7686B State Skills

Feel free to ask any questions! Sad that it didn’t work perfectly but thats why the US Open exists ;))


I noticed you match loads were triple stacked. Is that legal? I did a quick preview of the rules and it actually doesn’t say anything about this! Wow I’m surprised not many teams have used this before that I’ve seen.


The game manual tells you only things you must do, and things you can’t do. There’s no way it could tell you all the things you might do…and it never discusses any game strategy, that’s up to clever thinkers!


QNA #1216


How were you able to get the catapult to fire from so far and from so short? I have a cata team at my school and they only have one set firing angle and power.

For anyone wondering, we use a 2 motor power sharing system with ratchets between our catapult and our intake. This allows us to have a 6 motor 480 rpm drive. We use metal slip gears for the catapult, and a piston boosting system that can achieve 3 seperate shot powers.


How is your piston boosting system setup and how do you switch between the three power levels

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They are just changing the distance the catapult rotates back

Screen Shot 2023-03-10 at 8.58.16 AM
We use a total of 4 solenoids to power our boosting system. This is how we do our power levels:

  1. Regular shot power- There is no air going into the cylinders, since they are dual-acting, it doesn’t impact the shot at all.
  2. “Mid-Boost” shot power- We power both sides of the cylinder at the same time, one side with the full psi from the tank, and on the other side we use a pressure regulator to put about 50 psi into it. The piston still “boosts” the catapult, but not too much. We use this shot power to make it from slightly farther away.
  3. “Boost” shot power- We power only the bottom port of the cylinder, to boost the catapult with 24lbs of force.

Another thing to note, we mount the pistons at a slightly different angle such that they push only push on the catapult when it is past the center point of the axis the pistons are mounted on. This means that the catapult does not actually have to apply much force to overcome the power of the piston at the bottom, but as the catapult gets closer to the top when it releases, the angle aligns correctly for the piston to apply force to the shot.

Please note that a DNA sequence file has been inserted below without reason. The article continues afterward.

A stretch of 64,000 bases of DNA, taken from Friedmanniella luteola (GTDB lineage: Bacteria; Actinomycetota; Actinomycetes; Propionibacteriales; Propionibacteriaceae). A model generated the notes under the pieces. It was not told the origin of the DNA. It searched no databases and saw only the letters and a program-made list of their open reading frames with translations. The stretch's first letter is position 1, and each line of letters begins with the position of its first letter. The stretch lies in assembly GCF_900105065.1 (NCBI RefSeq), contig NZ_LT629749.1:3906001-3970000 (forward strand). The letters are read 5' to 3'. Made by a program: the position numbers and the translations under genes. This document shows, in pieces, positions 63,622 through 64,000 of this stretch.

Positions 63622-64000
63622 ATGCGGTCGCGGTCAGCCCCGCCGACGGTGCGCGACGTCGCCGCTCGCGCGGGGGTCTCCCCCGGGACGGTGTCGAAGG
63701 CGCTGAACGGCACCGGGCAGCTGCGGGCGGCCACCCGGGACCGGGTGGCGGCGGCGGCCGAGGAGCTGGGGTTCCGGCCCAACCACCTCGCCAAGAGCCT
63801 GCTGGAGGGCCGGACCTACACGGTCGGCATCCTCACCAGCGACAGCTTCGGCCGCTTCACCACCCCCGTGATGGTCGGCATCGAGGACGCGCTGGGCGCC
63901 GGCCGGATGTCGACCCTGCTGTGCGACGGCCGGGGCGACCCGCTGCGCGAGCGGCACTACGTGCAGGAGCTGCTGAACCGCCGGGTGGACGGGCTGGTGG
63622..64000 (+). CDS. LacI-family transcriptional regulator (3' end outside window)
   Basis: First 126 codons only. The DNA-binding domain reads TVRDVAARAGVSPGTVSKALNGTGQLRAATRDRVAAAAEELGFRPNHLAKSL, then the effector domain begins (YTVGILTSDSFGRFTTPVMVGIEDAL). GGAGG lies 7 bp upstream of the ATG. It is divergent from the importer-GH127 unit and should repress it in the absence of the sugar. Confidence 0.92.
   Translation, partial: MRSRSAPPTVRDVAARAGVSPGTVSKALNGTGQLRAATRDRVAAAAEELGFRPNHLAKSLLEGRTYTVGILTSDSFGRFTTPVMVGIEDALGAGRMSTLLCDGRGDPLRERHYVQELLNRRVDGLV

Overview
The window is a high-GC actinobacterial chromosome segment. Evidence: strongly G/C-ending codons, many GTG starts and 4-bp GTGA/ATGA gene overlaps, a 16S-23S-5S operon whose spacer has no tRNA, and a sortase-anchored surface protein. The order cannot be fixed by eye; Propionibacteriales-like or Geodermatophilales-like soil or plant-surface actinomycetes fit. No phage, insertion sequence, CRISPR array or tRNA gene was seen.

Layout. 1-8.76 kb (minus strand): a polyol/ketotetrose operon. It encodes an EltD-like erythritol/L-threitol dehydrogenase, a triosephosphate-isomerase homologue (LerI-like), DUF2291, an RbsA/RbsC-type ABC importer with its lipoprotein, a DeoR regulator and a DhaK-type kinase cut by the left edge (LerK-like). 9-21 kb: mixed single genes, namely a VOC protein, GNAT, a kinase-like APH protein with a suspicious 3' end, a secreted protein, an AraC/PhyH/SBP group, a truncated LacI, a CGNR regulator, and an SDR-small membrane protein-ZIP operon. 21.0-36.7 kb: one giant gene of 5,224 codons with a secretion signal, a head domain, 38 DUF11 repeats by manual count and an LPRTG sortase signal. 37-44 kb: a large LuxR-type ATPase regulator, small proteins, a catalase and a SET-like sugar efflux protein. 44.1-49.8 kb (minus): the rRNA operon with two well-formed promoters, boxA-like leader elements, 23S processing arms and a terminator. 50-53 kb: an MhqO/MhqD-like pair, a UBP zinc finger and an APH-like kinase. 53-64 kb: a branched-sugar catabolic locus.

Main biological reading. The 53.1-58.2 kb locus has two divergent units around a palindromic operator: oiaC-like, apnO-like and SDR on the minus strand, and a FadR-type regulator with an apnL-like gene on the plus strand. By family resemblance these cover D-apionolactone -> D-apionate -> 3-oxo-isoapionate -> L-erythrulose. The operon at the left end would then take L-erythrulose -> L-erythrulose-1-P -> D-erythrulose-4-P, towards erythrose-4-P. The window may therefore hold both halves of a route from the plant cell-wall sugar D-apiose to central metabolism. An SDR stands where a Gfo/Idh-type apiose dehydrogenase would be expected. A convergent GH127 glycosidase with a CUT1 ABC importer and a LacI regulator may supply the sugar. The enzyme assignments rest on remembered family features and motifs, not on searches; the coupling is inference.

Nope. Drawback distance is the same, and that is one of the hardest things to vary on a catapult if you were to use a slip gear like we do. We actually use two slip gears in parallel, one for each arm.


That’s pretty neat, sounds like a one-way solenoid per cylinder port

Yes. We use 4 single action solenoids, one for each port.


That is incredibly smart, great idea!

This was answered at my (nevada) state competition. As it turns out, you can actually put all your preloads onto the field at the same time, as long as you let them go and don’t push them. doing more than 3 onto a passing robot could be useful too, as sabotage by putting 4 rings into a robot as it’s passing also wouldn’t be against the rules.

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Thanks for posting this Q&A reference. I just refereed our state tournament and this was fresh in my mind. Just about everyone else there thought you had to introduce them one at a time (including other refs and REC reps). Referencing Q&A 1216, with its included images, made it an easy discussion.

Note: Most teams still introduced them one at a time, even if they were just dumping them in to plow into the low goal.